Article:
Review: Season of Storms
Some series have a definite end while others linger on, bringing joy to their long-time readers and fans. For me, and those who enjoy the seminal series, THE WITCHER, SEASON OF STORMS is both a return to Andrzej Sapkowski’s original 1980s short stories, and at the same time, it is a eulogy for the series, in a certain sense.
SEASON OF STORMS is set, for hardcore fans, after the events of THE LAST WISH, with Geralt broken up with Yennefer (in a long series of makeups and breakups in their legendary relationship…) but before the contract that made him truly famous throughout the world of THE WITCHER.
At the start, he’s just killed another monster, and he earns a dubious bonus on his contract from a not particularly upstanding village official. Like so many contracts before, Geralt heads out of town without thinking much of it. Travelling to a major city to reunite with everyone’s favorite fop and seducer, Dandelion, Geralt finds himself leaving his swords, the silver and steel all Witchers carry, with a particular bunch of strong-arming, belching, all-female guard.
Some sorceresses and political machinations later, Geralt’s swords have gone missing, he’s now been fined and restricted to the city, and without any other options, he must uncover the fate of his beloved weapons.
This is a classic Witcher setup: a seemingly minor incident leads to a buildup of disconnected but marginally related conflicts our haggard mutant must contend with, time and again. With a cast of cunning sorceresses, crooked underworld brokers, princes vying for a backwater throne, strange creatures on the prowl to devour the minds of mortal men, fans of fantasy and the series will find Sapkowski’s returned with a tried-and-true standalone within his long-lived series.
Fan favorites like Dandelion and Yennefer appear, of course. But to my surprise, there are certain cameos from characters in later novels that segue neatly into the events of the series’ timeline.
However, at the same time, for those who wish to see a more epic Witcher, well, there’s none to be found. While SEASON OF STORMS dabbles with court-room debates, wine-sipping politicking, wizards’ internal politics and journey to better mankind, with dubious results, the story doesn’t do much with any of its political material. Given its cynical lamentations throughout the earlier and grander novels, it’s surprising to not find a balance like previous stories.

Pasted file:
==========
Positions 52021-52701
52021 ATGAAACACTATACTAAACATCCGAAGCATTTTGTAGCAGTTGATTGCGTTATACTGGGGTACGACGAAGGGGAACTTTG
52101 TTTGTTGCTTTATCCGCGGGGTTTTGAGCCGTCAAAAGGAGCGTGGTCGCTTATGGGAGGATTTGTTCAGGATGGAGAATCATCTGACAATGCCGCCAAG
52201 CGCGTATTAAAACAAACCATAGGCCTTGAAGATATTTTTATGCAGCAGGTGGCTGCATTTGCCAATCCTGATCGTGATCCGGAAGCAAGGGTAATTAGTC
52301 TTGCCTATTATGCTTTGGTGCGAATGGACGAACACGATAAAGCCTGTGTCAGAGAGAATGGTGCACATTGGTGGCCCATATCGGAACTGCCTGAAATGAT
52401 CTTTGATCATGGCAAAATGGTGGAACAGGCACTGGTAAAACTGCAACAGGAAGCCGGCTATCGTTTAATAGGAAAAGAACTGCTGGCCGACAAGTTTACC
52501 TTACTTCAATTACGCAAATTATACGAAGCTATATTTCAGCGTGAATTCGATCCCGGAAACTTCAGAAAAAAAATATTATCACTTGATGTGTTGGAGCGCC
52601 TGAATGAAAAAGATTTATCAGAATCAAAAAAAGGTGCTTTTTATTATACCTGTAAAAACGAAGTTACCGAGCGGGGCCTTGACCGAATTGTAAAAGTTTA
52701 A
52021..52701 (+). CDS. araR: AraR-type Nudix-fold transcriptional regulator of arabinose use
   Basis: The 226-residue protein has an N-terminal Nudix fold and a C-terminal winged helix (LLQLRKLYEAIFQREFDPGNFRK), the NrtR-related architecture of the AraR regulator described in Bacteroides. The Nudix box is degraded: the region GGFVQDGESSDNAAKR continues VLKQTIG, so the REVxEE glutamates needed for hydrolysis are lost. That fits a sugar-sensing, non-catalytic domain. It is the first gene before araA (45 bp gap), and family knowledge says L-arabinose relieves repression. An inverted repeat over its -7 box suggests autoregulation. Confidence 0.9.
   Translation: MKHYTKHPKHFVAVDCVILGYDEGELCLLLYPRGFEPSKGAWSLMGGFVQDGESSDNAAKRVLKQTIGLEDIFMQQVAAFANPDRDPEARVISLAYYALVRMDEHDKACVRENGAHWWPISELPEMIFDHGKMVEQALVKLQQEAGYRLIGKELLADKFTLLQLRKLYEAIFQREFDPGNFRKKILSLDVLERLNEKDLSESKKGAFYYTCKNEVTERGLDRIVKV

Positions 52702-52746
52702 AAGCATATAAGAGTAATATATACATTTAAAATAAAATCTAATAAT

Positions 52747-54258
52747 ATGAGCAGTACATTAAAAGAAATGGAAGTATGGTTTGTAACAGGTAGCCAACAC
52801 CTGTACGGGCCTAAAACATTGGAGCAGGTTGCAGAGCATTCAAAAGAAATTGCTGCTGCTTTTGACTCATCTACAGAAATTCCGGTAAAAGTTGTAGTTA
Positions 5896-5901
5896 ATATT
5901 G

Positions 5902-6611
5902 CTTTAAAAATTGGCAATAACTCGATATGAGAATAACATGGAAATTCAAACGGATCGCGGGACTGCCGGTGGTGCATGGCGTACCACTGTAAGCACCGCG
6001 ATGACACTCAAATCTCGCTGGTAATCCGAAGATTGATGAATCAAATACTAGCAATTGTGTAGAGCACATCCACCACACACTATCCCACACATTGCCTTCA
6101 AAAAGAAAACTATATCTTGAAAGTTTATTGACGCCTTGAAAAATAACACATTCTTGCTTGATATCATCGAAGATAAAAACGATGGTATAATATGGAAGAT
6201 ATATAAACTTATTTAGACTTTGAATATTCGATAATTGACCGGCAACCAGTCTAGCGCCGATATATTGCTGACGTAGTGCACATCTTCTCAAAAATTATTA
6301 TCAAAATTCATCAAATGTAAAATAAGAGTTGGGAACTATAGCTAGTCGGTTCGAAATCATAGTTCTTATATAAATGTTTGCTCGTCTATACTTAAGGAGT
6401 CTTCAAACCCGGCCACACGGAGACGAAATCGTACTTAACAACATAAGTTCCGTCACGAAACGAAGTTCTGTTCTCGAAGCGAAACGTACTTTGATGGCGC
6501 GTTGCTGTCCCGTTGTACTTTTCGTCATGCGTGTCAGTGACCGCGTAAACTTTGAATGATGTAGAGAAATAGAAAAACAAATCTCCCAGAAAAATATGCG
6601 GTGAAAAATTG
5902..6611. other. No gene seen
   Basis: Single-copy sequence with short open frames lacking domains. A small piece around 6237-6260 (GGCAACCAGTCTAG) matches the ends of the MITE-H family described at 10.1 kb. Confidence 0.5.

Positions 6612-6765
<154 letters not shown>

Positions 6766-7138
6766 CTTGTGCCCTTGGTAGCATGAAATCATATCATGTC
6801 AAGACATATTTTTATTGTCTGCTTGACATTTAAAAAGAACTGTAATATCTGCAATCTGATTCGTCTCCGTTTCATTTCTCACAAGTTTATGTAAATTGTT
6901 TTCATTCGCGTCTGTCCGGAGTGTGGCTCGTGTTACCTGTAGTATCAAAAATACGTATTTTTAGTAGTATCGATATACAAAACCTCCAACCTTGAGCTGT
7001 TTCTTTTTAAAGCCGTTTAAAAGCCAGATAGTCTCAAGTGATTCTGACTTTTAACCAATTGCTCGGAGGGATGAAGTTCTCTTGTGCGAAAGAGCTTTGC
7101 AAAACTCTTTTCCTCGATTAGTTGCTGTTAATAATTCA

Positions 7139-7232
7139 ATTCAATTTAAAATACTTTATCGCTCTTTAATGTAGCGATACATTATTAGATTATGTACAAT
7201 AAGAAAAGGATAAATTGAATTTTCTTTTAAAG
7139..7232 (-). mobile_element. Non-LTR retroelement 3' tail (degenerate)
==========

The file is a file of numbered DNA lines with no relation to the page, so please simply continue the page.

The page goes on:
The novel does not feel like a coherent story. Instead, it reminds me of THE LAST WISH short story collection. Each three to four chapters follows a mini-arc, with the search for the swords acting as its overarching plot, and it follows Geralt in a road-warrior story structure. There’s a FEAR AND LOATHING IN LAS VEGAS vibe to it, as Geralt picks up and loses several companions over the course of the story.
As it stands, SEASON OF STORMS is an odd duck; it’s not strong enough to establish any forward plot movement (given the end of the series…), but it’s not weak enough to be another frame-device story.
For fans of the series, SEASON OF STORMS is a eulogy, but it's also a throwback to the original idea of a monster hunter hated but needed to save the world.
In a sense, it’s a eulogy for the series as a whole. SEASON OF STORMS acts as a throwback to Sapkowski’s original stories, of a vagabond monster hunter hated but needed in a world of misfortune and mortals, and how the line between monsters and men is so often blurred for Geralt.
But with its final scene, which should be a treat for long-time fans, it’s something of a fond farewell.
And the Witcher can finally rest.
For long-time fans and those interested in one of the original gritty fantasy series, I recommend it.
- Recommended Age: 14+
- Language: Plenty of swearing and innuendos
- Violence: All varieties of violence: murder, poison, assassination, decapitation, drowning
- Sex: Full blown but mostly one off as well